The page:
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J Hand Surg Am. 1993 May;18(3):387-94.

Open hand fractures: an analysis of the recovery of active motion and of complications.

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Department of Orthopaedic Surgery, University of Mississippi Medical Center, Jackson 39216-4505.


Seventy-five of 104 patients who underwent operative fixation of open hand fractures were reviewed between 6 months and 7 years after injury (average, 17 months). There were 140 fractures involving 125 fingers. Results, evaluated on the basis of total active range of digital motion achieved at final follow-up, correlated highly with severity of soft tissue injury. When open fractures of comparable severity were contrasted between groups that did and did not require additional extension by incision to achieve acceptable reduction and stabilization, there was some additional loss of active range of motion in the surgically treated group. Metacarpal fractures had significantly better outcomes than phalangeal fractures. Fractures involving the proximal phalanx or the proximal interphalangeal joint had the poorest prognosis, especially when they were associated with tendon injury. There were significant complications in 13 fingers. Infection and late amputation were related to wound severity.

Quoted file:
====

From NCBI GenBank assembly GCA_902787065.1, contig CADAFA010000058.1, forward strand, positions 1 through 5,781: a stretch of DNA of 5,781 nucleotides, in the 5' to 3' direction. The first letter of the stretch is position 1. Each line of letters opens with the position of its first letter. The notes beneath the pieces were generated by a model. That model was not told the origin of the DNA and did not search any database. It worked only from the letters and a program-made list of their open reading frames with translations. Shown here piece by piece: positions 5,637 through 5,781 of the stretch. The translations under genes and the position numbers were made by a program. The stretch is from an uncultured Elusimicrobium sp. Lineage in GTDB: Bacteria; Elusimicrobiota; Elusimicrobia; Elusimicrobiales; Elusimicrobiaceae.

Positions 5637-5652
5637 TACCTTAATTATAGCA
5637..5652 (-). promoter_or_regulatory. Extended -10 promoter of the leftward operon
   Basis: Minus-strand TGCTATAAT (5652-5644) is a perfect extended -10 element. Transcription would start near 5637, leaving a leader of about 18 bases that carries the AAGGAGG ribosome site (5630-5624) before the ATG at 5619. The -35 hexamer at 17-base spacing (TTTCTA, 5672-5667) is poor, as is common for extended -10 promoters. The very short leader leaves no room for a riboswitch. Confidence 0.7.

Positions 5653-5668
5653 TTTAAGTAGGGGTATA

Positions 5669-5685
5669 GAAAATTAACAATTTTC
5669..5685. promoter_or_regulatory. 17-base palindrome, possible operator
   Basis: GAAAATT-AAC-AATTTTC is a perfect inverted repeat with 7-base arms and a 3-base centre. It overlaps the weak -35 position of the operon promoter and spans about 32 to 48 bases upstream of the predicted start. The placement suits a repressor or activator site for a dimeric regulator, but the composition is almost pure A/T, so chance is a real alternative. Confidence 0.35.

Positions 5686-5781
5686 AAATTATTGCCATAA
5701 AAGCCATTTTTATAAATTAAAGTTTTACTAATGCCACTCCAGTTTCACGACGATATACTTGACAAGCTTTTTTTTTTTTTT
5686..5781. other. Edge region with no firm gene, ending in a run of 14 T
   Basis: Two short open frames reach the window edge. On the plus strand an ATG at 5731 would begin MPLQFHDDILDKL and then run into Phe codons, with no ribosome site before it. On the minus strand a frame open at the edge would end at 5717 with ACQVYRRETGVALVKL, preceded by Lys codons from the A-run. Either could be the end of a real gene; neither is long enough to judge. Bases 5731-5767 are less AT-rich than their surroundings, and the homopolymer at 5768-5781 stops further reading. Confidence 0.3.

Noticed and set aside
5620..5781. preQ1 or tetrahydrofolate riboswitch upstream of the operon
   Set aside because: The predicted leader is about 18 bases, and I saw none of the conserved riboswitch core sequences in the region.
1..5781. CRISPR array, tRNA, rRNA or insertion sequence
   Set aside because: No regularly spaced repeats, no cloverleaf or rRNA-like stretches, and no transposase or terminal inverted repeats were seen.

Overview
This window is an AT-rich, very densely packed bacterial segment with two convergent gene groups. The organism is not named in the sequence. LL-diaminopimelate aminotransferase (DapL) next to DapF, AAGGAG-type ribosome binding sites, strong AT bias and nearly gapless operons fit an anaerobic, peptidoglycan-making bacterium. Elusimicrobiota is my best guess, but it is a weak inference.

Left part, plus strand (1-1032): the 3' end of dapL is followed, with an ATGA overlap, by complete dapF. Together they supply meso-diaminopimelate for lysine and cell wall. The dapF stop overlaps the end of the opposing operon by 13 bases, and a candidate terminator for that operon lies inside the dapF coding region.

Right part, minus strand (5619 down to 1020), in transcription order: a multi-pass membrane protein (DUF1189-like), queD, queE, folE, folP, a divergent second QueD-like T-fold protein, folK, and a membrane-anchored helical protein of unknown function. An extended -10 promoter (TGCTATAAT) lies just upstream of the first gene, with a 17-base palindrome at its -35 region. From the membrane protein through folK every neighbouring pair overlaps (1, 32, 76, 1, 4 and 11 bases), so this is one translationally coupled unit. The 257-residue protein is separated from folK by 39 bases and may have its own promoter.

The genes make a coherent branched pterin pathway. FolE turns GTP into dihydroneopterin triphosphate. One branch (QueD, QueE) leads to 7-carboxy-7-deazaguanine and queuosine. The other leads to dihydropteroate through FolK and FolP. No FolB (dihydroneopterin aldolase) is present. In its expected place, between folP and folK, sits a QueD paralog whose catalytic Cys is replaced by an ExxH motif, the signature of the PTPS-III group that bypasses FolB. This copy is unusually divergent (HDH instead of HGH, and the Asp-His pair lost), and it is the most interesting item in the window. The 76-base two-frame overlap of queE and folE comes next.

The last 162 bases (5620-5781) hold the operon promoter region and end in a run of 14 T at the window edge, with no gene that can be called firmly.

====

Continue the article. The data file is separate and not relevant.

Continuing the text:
[Indexed for MEDLINE]

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